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Investing Specialists

Employment Report Cause for Concern?

After an awful jobs report, July has more bad news in store.

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I remain positive on the economy despite disconcerting news this week on the employment front and continued interest rate increases around the world. However, readers should understand that the bearish case is building, and the world has gotten a bit more uncertain over the last week. The employment report was truly awful: No employment growth to speak of, no growth in hours worked, and no wage growth whatsoever. This is on top of an already poor report for May that was revised downward. I had been bracing myself for a lot of negative data this month, but the employment report was not one of my big worries.

The piece of the puzzle that just doesn't seem to fit with the employment report is that consumer spending, as reported by the International Council of Shopping Centers, accelerated sharply in May and June even as the official employment data took it on the chin. If the employment numbers are right, where are consumers finding the cash?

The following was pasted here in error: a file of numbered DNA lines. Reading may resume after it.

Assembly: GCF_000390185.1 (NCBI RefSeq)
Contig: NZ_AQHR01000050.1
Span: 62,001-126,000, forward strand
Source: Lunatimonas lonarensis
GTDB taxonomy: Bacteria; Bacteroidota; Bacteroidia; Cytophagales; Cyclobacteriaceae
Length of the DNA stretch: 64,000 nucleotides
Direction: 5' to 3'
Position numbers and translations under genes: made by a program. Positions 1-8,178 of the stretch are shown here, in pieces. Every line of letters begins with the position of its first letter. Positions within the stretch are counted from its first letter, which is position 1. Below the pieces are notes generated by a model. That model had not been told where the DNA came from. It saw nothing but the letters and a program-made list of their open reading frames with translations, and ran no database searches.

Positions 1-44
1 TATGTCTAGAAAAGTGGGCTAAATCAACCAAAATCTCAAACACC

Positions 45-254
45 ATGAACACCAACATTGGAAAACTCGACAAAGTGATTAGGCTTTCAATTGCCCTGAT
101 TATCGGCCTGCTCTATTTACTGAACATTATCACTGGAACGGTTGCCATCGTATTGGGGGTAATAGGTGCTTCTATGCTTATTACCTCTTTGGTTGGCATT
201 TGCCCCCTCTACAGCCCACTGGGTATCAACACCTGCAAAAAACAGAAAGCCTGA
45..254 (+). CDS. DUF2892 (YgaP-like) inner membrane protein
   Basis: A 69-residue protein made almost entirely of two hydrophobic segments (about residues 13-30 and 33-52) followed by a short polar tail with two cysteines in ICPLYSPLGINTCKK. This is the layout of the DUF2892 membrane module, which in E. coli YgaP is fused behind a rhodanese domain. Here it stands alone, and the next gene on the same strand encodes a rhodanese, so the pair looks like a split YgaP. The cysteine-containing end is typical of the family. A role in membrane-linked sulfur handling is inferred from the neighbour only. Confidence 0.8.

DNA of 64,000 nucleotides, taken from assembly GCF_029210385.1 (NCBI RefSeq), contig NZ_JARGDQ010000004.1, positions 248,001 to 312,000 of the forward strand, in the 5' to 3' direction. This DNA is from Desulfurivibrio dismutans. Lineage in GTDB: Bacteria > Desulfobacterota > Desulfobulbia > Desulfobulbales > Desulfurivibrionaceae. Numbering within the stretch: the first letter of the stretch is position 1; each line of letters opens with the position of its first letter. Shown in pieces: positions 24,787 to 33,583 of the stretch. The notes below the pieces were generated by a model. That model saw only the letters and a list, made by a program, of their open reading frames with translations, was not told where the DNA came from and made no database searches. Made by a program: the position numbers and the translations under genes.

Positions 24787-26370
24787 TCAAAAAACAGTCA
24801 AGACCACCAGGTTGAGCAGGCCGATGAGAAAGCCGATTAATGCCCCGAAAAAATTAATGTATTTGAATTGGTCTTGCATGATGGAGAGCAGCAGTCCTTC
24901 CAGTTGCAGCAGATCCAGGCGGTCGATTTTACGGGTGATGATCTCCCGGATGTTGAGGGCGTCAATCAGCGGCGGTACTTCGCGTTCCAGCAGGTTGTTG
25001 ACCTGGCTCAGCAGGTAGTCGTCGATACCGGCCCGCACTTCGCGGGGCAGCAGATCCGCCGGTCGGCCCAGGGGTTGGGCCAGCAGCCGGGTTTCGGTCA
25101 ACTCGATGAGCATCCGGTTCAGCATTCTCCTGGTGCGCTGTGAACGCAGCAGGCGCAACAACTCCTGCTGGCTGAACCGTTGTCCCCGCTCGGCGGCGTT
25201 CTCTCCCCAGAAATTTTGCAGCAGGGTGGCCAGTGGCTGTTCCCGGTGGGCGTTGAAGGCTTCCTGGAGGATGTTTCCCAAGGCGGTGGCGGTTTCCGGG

The whole situation with the Japanese automakers further complicates the interpretation. It is certainly weighing on the employment side, particularly since  Toyota (TM) and  Honda (HMC) were both near the very bottom of their production curves during the week of the employment survey. (Toyota has subsequently boosted production in a very big way with Honda expected to do the same by August.) This in turn created shortages that caused even United States auto makers to raise prices, scaring away auto buyers in droves. Sales fell from over 13 million units in April to 11.8 million in May to an even more dismal 11.4 million units in June. But sometimes when auto sales falter, consumers have more cash to spend on shorter-term needs; chances are some of the strong shopping numbers may be at least a little inflated. Even so, the shopping data look impressive, and within the monthly reports the weekly data accelerated sharply during the last two weeks of June.

Robert Johnson, CFA does not own (actual or beneficial) shares in any of the securities mentioned above. Find out about Morningstar’s editorial policies.